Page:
ii.  The City

The discipline claim against the City is based on the Chief’s disciplinary decision. Rarely if ever is “the failure of a police department to discipline in a specific instance . . . an adequate basis for municipal liability under Monell.” Butler v. City of Norman, 992 F.2d 1053, 1056 (10th Cir. 1993).

e.  Supervision

Ms. Schneider objected to GJPD’s policy that Internal Affairs Investigations be kept confidential, and an unwritten custom at GJPD of not holding a Staff Review in matters involving sexual misconduct. Consistent with this practice, a Staff Review was not convened following the investigation of the V.W. complaint. The Tenth Circuit affirmed the summary judgment in favor of the defendants for lack of sufficient evidence of causation

i.  Individual Defendants

To prevail, Ms. Schneider had show that the policy and custom set into motion a series of events that the individual defendants knew or should have known would result in Officer Coyne committing an intentional, criminal assault. The Tenth Circuit could not say that lack of knowledge of the specific details of the V.W. complaint set in motion a series of events that caused the constitutional violation. To establish this, Ms. Schneider would need to show that if the relevant details had been known, specific actions would have been taken that would have prevented Officer Coyne’s attack. The Court held she had not provided such evidence.

ii.   The City

As with the individual defendants, to proceed against the City, Ms. Schneider must present sufficient evidence to create a genuine issue of material fact as to causation. See Monell, 436 U.S. at 692. For the same reasons discussed above, Ms. Schneider failed to satisfy her burden.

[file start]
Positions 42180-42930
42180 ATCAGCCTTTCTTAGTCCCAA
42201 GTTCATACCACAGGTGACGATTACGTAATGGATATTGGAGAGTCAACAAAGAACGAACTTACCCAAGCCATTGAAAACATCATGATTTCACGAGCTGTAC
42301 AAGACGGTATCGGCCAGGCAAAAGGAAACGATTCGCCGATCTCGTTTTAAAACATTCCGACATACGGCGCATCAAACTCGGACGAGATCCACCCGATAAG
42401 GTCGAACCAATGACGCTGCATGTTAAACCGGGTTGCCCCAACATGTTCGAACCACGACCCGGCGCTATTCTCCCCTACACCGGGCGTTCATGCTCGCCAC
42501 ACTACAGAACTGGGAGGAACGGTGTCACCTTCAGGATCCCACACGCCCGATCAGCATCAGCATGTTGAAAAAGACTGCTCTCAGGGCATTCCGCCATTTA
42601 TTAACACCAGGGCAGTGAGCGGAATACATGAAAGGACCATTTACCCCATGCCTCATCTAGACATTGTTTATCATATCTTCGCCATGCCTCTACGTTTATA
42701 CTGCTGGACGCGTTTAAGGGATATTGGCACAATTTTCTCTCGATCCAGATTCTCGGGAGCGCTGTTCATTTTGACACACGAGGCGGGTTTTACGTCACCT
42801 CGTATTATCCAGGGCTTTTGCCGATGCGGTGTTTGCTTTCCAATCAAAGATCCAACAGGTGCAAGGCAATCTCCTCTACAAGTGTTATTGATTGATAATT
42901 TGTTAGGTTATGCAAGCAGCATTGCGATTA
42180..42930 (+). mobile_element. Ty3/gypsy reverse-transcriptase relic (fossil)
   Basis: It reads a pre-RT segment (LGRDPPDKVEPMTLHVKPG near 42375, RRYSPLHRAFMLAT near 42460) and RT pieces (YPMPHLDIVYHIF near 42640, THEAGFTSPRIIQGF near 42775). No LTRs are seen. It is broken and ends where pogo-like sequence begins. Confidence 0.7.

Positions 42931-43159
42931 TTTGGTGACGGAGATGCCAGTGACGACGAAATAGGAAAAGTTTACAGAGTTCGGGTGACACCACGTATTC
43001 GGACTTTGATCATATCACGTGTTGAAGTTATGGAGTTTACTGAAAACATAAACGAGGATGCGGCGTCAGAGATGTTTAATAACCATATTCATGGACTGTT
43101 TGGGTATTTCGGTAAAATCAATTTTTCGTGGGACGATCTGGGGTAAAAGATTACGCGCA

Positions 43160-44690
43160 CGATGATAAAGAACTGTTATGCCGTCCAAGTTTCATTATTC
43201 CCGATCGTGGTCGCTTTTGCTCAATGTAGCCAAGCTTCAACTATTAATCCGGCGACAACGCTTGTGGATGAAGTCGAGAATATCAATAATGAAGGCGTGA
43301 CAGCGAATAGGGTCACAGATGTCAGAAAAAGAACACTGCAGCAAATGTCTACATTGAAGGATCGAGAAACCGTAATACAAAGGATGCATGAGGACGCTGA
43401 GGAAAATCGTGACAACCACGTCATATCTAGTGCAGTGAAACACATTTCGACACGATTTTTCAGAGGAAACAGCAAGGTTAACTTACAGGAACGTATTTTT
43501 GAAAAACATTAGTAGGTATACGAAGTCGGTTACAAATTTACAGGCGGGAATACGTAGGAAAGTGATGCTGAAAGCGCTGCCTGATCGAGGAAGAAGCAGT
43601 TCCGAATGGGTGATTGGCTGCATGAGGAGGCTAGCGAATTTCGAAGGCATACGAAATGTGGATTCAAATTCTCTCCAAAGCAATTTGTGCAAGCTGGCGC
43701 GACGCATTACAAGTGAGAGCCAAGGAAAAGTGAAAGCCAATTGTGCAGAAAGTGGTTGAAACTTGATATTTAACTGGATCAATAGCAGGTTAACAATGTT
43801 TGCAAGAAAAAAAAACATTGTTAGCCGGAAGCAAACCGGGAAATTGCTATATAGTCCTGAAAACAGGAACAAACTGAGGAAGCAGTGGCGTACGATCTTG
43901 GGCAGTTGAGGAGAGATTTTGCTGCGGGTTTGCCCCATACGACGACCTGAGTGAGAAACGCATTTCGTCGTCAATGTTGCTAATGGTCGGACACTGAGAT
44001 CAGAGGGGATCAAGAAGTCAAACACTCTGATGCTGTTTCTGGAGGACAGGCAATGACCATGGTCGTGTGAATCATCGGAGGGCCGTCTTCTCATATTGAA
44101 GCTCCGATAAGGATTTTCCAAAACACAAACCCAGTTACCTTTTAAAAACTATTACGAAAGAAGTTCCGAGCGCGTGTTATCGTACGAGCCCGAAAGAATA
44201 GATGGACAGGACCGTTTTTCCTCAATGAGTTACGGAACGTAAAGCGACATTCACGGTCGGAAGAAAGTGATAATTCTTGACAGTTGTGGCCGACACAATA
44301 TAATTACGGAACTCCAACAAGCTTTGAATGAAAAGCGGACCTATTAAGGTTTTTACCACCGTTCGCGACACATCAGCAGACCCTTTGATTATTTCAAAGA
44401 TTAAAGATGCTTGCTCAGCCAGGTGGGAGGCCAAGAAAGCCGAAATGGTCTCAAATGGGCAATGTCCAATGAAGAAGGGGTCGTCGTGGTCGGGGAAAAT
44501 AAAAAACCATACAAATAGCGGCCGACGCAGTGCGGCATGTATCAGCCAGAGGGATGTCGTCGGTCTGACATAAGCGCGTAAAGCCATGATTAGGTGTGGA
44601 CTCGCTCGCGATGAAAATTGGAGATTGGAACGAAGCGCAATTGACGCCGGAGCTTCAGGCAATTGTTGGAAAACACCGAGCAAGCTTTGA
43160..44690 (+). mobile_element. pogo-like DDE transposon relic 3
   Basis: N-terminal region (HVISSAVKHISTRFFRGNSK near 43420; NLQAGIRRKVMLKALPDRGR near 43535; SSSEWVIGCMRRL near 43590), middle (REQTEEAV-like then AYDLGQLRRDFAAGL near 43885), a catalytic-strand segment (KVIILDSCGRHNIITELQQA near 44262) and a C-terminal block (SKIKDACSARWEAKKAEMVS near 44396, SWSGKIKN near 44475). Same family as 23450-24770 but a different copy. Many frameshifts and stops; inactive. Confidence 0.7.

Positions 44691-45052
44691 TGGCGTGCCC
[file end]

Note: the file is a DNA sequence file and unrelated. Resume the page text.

Colorado Court of Appeals: Defendant’s Prior Felony Convictions were “Grave and Serious” and Merited Habitual Offender Sentence Enhancer

The Colorado Court of Appeals issued its opinion in People v. Foster on Thursday, June 6, 2013.

Sex Offender Registration—Evidence—Prior Act—Character—Sentence Enhancer—Habitual Criminal Sentence—Undue Delay—Due Process.

Defendant appealed the judgment entered on a jury verdict finding him guilty of one count for failure to register as a sex offender. He also appealed the proportionality of the twelve-year sentence imposed under the habitual criminal statute. The judgment and sentence were affirmed.

Defendant contended that the trial court erred by admitting evidence of his previous failure to register as a sex offender. Defendant’s knowledge of the registration requirements relates to whether he knowingly failed to register as a sex offender. Because this evidence was relevant and was not unfairly prejudicial, the trial court did not abuse its discretion by admitting this evidence.

Defendant also contended that the trial court erred in deciding that the prior offense sentence enhancer had been proven, rather than submitting a special interrogatory on this issue to the jury. However, defense counsel chose to have the court, not the jury, decide the enhancer. Because of defense counsel’s affirmative conduct, invited error precludes review of the trial court’s decision not to submit the prior conviction aggravator to the jury.

Defendant contended that record evidence was insufficient to support the conclusion that he “established a residence” and was present at his new address. Although defendant introduced evidence to the contrary, the record contains sufficient evidence to support the jury’s verdict, including the fact that defendant told the Department of Corrections more than two weeks before his arrest that he had changed his residence and provided his new address, which he referred to as his home.